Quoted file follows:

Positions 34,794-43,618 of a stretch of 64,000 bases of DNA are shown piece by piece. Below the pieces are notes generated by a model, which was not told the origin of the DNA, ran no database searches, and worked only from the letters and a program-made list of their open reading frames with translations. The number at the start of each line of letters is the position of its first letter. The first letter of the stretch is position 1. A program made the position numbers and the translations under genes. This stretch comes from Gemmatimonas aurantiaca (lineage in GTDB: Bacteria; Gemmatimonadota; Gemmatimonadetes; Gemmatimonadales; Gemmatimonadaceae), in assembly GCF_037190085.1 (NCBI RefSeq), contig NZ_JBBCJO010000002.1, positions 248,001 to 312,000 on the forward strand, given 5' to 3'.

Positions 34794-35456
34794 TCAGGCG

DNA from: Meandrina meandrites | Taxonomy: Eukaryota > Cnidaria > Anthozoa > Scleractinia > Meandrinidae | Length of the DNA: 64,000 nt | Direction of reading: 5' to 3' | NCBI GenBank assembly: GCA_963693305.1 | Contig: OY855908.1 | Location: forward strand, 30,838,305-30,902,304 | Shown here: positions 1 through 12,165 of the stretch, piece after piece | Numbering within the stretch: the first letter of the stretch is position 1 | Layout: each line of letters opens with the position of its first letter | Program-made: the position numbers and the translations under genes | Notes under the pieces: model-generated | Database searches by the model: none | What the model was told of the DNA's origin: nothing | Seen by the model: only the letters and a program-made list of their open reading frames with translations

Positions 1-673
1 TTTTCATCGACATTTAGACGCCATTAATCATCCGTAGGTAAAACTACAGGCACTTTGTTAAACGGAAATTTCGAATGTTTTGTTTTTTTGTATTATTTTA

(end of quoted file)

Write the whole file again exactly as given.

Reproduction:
Positions 34,794-43,618 of a stretch of 64,000 bases of DNA are shown piece by piece. Below the pieces are notes generated by a model, which was not told the origin of the DNA, ran no database searches, and worked only from the letters and a program-made list of their open reading frames with translations. The number at the start of each line of letters is the position of its first letter. The first letter of the stretch is position 1. A program made the position numbers and the translations under genes. This stretch comes from Gemmatimonas aurantiaca (lineage in GTDB: Bacteria; Gemmatimonadota; Gemmatimonadetes; Gemmatimonadales; Gemmatimonadaceae), in assembly GCF_037190085.1 (NCBI RefSeq), contig NZ_JBBCJO010000002.1, positions 248,001 to 312,000 on the forward strand, given 5' to 3'.

Positions 34794-35456
34794 TCAGGCG

DNA from: Meandrina meandrites | Taxonomy: Eukaryota > Cnidaria > Anthozoa > Scleractinia > Meandrinidae | Length of the DNA: 64,000 nt | Direction of reading: 5' to 3' | NCBI GenBank assembly: GCA_963693305.1 | Contig: OY855908.1 | Location: forward strand, 30,838,305-30,902,304 | Shown here: positions 1 through 12,165 of the stretch, piece after piece | Numbering within the stretch: the first letter of the stretch is position 1 | Layout: each line of letters opens with the position of its first letter | Program-made: the position numbers and the translations under genes | Notes under the pieces: model-generated | Database searches by the model: none | What the model was told of the DNA's origin: nothing | Seen by the model: only the letters and a program-made list of their open reading frames with translations

Positions 1-673
1 TTTTCATCGACATTTAGACGCCATTAATCATCCGTAGGTAAAACTACAGGCACTTTGTTAAACGGAAATTTCGAATGTTTTGTTTTTTTGTATTATTTTA